You can see the historic Chene-Ferry Market to the right side of the greenhouses in the rendering above this article. This location is a mile north of Eastern Market, a little over a mile from Detroit’s Art Center, and a short drive from both Midtown and Downtown. The neighborhood is long overdue for recovery, filled with empty lots and derelict buildings.

Eventually, there will be a full 9 acres of greenhouses producing aquaponic fish and hydroponic fruits and vegetables year-around. The development will take 5 years to complete, and a totally understandable start-to-finish time frame given the amount of cleanup the RecoveryPark staff has ahead. They must demolish or rehabilitate all buildings currently standing on the 60 acres. From the sound of news coverage they have long-term goals of putting up a lot more greenhouses than the initially required 9 acres, because there’s no mention of outdoor growing in soil, and the city stipulates that they reserve the right to reclaim any land not occupied by greenhouses in the future. Not that they have a need for it now with the Detroit Land Bank Authority burdened with an overload of confiscated properties, but who knows what the city will be like in 10 to 20 years.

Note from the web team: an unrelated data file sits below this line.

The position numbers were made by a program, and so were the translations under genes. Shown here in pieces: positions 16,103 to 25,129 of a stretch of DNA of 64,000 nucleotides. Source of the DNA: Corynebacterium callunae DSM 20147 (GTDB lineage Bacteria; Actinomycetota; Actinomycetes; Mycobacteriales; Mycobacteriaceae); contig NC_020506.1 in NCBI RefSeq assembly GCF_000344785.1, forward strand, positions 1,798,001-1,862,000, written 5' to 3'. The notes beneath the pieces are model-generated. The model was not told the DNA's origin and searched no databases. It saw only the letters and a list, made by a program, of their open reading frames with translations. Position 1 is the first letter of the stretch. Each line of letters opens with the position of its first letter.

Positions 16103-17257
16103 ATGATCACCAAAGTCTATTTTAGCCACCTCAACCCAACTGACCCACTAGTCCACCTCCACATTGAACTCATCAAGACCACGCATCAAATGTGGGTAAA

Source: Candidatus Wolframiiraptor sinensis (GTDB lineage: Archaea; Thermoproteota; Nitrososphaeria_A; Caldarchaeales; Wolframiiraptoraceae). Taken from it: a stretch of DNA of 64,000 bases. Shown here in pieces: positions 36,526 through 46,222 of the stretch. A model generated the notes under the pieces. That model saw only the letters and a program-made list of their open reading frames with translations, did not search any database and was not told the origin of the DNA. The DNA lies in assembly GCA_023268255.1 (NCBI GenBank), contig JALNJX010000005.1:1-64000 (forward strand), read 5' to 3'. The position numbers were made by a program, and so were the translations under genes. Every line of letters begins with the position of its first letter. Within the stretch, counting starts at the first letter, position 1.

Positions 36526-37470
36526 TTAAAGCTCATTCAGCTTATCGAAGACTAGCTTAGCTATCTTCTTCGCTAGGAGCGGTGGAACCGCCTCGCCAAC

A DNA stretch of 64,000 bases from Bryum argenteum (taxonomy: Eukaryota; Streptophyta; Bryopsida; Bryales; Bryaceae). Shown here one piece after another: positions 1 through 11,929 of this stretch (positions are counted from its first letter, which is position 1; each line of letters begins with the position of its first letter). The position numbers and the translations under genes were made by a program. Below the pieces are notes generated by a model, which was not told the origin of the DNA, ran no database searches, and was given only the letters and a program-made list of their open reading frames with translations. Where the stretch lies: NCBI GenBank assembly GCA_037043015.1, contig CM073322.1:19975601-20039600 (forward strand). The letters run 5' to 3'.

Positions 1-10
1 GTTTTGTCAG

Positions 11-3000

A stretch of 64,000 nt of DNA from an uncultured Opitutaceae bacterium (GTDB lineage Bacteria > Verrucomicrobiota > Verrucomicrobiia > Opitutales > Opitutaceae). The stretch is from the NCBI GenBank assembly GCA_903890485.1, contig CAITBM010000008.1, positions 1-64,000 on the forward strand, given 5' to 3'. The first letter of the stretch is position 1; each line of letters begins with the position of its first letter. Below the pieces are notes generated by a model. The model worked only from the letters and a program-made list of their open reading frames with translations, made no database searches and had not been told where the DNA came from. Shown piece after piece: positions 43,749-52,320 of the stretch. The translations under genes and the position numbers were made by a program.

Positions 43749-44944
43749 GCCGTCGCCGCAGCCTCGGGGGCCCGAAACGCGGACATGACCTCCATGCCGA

They RecoveryPark team aren’t new to urban farming, the non-profit already operates 2 small city farms in Waterford, an hour’s drive Northwest in the heart of neighboring Oakland County. The organization is relocating the existing structures and equipment on their Waterford farms to the new farm in Detroit right away. In addition to providing efficiently grown, fresh, local food that is free of pesticides, RecoveryPark focuses on building self-sustaining farms and repairing communities. The farm will provide jobs for 128 employment-challenged people in 3 years. All profit generated from sales to chefs and restaurants beyond wages, equipment, and operating costs will be donated to SHAR, a drug addiction recovery agency.

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Tammy Clayton

Contributing Writer at Garden Culture Magazine

Tammy has been immersed in the world of plants and growing since her first job as an assistant weeder at the tender age of 8. Heavily influenced by a former life as a landscape designer and nursery owner, she swears good looking plants follow her home.